Southeast Asia
Geographic location: China, Vietnam, Laos, Thailand, Myanmar
Number of Languages: 174
Number of Genetic Units: 24
Genetic Index: .138 (moderate high)
Endangerment Index: 3.68
Research Index: to be determined
Threat Level: low
map of SEA

Description:

This Hotspot falls on top of a number of political boundaries, placing a small area inside five different countries. The dominant languages are Cantonese, Vietnamese, Lao, Thai, and Burmese, depending on the country. While the genetic diversity of this area is fairly low, the Southeast Asia Hotspot holds a large number of highly endangered of languages, some of which are still unclassified.

One endangered language in this Hotspot is Arem, a nearly extinct language of Vietnam and Laos. The Arem people were forced to abandon their traditional forest homes around 50 years ago and move to government relocation centers. The most recent estimates place the number of speakers at forty, with a total Arem ethnic population of 600. Indigenous knowledge systems have probably eroded in the fifty years after the Arem were forced to leave their traditional way of life.

Languages and genetic units in this hotspot:

  1. Bahnaric
  2. Hmongic
  3. Jingpho-Konyak-Bodo
  4. Kadai
  5. Kam-Sui
  6. Katuic
  7. Khmeric
  8. Khmuic
  9. Lolo-Burmese
  10. Malayic
  11. Mangic
  12. Mienic
  13. Monic
  14. Palaungic
  15. Palyuic
  16. Pearic
  17. Sinitic
  18. Taic
  19. Viet-Muong
  20. Unclassified Austroasiatic (4: Buxinhua, Kemiehua, Bugan, Kuanhua)
  21. Unclassified (1: Na-Meo)
  1. Aheu
  2. Akha
  3. Alak
  4. Arem
  5. Awu Yi
  6. Axi Yi
  7. Azhe Yi
  8. Bisu
  9. Bit
  10. Biyo
  11. Blang
  12. Bo
  13. Bogan
  14. Bolyu
  15. Brao
  16. Bugan
  17. Buxinua
  18. Buyang
  19. Buyuan Jinuo
  20. Central Khmer
  21. Central Mnong
  22. Chong
  23. Chut
  24. Con
  25. Cng
  26. Cua
  27. E. Lalu Yi
  28. Eastern Bru
  29. Eastern Katu
  30. Eshan-Xinping Yi
  31. Giy
  32. Halang
  33. Halang Doan
  34. Hani
  35. Hmong Daw
  36. Hmong D
  37. Hmong Njua
  38. Honi
  39. Hre
  40. Hu
  41. Hung
  42. Ir
  43. Iu Mien
  44. Jarai
  45. Jeh
  46. Jeng
  47. Kaco'
  48. Kado
  49. Kaduo
  50. Kang
  51. Kasseng
  52. Kataang
  53. Katua
  54. Kayong
  55. Kemiehua
  56. Khng
  57. Khao
  58. Khlor
  59. Khmu
  60. Khua
  61. Kim Mun
  62. Kiorr
  63. Kon Keu
  64. Kraol
  65. Kravet
  66. Kru'ng 2
  67. Kuanhua
  68. Kuy
  69. Laghuu
  70. Laha
  71. Lahu
  72. Lahu Shi
  73. Lamam
  74. Lamet
  75. Lao
  76. Laqua
  77. Lave
  78. Laven
  79. Lower Tao'ih
  80. L
  81. Mal
  82. Maleng
  83. Man Met
  84. Mang
  85. Maru
  86. Mili Yi
  87. Mlabri
  88. Mok
  89. Monom
  90. Mpi
  91. Muong
  92. N-Meo
  93. Ngeq
  94. Ngun
  95. Northeastern Thai
  96. Northern Khmer
  97. Northern Thai
  98. Nung
  99. Nyaheun
  100. Nyahkur
  101. Nyaw
  102. Nyeu
  103. O'du
  104. Ong
  105. Oy
  106. Pa Di
  107. Pacoh
  108. Parauk
  109. Pear
  110. Phai
  111. Phana'
  112. Phu Thai
  113. Phuan
  114. Phula
  115. Phuong
  116. Poluo Yi
  117. Pula Yi
  118. Puoc
  119. Puwa Yi
  120. Pyen
  121. Rade
  122. Rengao
  123. Romam
  124. S. Lolopho Yi
  125. Saek
  126. Salang
  127. Samre
  128. Sani Yi
  129. Sa'och
  130. Sapuan
  131. Sedang
  132. Sila
  133. S
  134. Sok
  135. Somray
  136. Sou
  137. Southern Yi
  138. Suoy
  139. Tai Daeng
  140. Tai Dam
  141. Tai Do
  142. Tai Dn
  143. Tai Hang Tong
  144. Tai Hongjin
  145. Tai Loi
  146. Tai Mne
  147. Tai Na
  148. Tai Pao
  149. Tai Ya
  150. Takua
  151. Talieng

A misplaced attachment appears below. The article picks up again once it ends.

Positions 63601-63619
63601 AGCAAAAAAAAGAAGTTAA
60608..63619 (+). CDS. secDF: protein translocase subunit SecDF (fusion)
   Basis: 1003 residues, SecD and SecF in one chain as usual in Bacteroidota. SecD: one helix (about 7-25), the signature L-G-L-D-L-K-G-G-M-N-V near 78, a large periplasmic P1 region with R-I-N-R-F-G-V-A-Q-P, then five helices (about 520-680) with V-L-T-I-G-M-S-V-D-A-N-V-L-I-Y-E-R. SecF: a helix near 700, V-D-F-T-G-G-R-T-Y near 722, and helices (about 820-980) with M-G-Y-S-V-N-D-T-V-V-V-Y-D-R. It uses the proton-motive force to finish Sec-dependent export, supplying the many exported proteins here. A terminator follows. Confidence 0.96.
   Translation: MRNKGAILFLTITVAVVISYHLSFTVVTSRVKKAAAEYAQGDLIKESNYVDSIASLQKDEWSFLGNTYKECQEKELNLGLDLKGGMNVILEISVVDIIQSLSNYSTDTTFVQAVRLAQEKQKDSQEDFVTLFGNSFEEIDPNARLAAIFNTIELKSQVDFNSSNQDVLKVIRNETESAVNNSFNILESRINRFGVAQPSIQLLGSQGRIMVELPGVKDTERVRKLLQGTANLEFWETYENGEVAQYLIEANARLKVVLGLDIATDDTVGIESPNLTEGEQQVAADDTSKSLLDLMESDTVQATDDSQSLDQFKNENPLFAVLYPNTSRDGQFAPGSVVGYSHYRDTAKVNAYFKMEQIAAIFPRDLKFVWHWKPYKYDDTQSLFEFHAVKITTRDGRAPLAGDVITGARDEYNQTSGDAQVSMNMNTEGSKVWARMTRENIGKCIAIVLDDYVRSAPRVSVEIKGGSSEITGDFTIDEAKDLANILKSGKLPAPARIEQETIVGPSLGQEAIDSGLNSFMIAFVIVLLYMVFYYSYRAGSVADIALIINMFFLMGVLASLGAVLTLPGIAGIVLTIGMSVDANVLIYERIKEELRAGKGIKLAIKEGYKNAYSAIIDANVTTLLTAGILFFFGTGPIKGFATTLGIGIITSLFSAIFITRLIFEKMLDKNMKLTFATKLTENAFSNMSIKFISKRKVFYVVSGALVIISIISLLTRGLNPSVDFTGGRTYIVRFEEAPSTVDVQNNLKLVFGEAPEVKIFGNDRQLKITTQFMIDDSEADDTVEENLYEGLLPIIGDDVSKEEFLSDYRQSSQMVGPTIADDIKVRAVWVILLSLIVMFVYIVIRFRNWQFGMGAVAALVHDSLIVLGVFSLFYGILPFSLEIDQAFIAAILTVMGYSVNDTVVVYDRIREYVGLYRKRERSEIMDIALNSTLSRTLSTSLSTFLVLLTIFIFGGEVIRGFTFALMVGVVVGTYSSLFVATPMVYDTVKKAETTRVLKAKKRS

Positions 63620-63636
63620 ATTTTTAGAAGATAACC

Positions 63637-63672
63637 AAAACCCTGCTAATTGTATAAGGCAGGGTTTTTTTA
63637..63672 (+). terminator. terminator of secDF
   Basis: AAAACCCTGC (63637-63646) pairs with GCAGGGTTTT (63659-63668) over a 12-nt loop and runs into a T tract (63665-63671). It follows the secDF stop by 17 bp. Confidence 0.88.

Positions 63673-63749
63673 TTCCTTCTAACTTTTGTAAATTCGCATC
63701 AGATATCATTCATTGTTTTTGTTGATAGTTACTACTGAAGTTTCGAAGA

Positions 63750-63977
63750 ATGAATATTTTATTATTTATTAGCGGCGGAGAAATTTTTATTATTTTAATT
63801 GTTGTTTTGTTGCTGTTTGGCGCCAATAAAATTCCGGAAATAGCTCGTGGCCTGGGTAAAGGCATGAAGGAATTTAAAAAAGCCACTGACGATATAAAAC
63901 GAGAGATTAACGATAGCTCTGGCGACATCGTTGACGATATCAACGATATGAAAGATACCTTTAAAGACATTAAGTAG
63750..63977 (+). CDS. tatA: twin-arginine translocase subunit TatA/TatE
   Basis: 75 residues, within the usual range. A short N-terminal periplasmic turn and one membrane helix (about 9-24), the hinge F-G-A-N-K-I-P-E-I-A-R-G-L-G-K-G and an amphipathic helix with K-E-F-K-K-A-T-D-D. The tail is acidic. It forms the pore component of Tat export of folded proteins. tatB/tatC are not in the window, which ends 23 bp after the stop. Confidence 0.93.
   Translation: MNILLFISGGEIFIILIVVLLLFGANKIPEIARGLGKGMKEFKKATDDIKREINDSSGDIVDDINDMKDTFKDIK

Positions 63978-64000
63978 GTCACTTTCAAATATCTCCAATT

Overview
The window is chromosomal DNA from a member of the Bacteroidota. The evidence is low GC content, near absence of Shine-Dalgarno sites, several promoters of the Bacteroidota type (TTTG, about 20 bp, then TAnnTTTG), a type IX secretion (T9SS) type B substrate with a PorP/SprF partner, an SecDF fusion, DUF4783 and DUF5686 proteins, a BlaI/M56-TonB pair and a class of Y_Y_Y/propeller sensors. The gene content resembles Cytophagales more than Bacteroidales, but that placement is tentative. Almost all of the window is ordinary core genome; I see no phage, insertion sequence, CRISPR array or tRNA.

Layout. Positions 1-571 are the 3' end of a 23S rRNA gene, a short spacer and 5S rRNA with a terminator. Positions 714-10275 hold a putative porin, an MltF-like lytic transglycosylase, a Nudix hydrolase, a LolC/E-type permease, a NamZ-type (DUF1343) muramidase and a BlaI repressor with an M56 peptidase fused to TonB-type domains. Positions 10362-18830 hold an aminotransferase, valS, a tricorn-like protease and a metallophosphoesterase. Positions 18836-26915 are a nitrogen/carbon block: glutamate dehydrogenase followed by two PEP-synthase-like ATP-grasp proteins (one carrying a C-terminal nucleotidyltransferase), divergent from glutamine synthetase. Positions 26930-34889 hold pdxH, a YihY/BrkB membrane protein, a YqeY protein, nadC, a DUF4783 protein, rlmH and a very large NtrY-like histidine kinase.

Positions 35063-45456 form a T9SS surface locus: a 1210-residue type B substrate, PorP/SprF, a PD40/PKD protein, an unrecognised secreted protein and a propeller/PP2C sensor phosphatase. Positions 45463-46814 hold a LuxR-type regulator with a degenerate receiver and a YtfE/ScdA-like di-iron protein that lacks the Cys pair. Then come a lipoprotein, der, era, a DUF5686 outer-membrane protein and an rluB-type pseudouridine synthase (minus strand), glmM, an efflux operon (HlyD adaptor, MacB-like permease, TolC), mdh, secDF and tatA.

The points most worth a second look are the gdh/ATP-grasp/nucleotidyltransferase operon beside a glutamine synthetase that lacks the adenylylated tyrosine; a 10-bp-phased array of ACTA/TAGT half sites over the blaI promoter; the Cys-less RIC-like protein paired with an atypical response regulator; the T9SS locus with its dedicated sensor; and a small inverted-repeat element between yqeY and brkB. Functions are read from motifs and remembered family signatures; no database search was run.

152. Tampuan
  153. Tareng
  154. Tay Khang
  155. Tay Sa Pa
  156. Tay Tac
  157. Thai
  158. Thu Lao
  159. Todrah
  160. Trieng
  161. Ts'n-Lao
  162. U
  163. Upper Tao'ih
  164. Vietnamese
  165. Western Xiangxi Hmong
  166. Wa
  167. Western Bru
  168. Western Cham
  169. Western Katu
  170. Western Lawa
  171. Yerong
  172. Youle Jinuo
  173. Yoy
  174. Yuangjiang-Mojiang Yi

Click here to download list of languages

Endangered languages include:

  • Arem (< 40 speakers, Viet-Muong, spoken in Vietnam and Laos)
  • Buxinhua (< 200 speakers, Unclassified Austroasiatic, spoken in China)
  • Kemiehua (< 1,000 speakers, Unclassified Austroasiatic, spoken in China)
  • Kuanhua (< 1,000 speakers, Unclassified Austroasiatic, spoken in China)
  • Laghuu (< 300 speakers, Lolo-Burmese, spoken in Vietnam)
  • Mok (< 10 speakers, Palaung-Waic, spoken in Thailand)
  • Man Met (< 900 speakers, Palaungic, spoken in China)
  • Na-Meo (< 1,200 speakers, Unclassified, spoken in Vietnam)
  • O'Du (< 500 speakers, Khmuic, spoken in Vietnam and Laos)
  • Phana' (< 350 speakers, Lolo-Burmese, spoken in Laos)
  • Red Gelao (< 20 speakers, Kadai, spoken in Vietnam)
  • Suoy (< 200 speakers, Pearic, spoken in Thailand, Cambodia, and Laos)
  • Tay Khang (< 200 speakers, Taic, spoken in Laos)

Some features of languages include:

  • Elaborate voice quality contrasts in vowels and/or tonal systems
  • verb serialization
  • SVO order
  • classifier systems

Trivia:

  • Plij plawj can mean either 'the sound of pigeons flying' or 'the sound of dry husks falling off bamboo' in Hmong Daw (500,000 speakers, China, Laos, Thailand, and Vietnam)

  • Rhiv rhuav means 'the sound of people shuffling through dry leaves with force' in Hmong Daw (500,000 speakers, China, Laos, Thailand, and Vietnam)

Media:

Sources:

Chamberlain, J.R. 2003. Eco-Spatial History: a nomad myth from the Annamites and its relevance for biodiversity conservation. In X. Jianchu and S. Mikesell, eds. Landscapes of Diversity: Proceedings of the III MMSEA Conference, 25-28 August 2002. Lijiand, P. R. China: Center for Biodiversity and Indigenous Knowledge. Pp. 421-436.

Ratliff, M. 1992. Meaningful Tone: A Study of Tonal Morphology In Compounds, Form Classes, and Expressive Phrases in White Hmong. Dekalb: Center for Southeast Asian Studies, Northern Illinois University.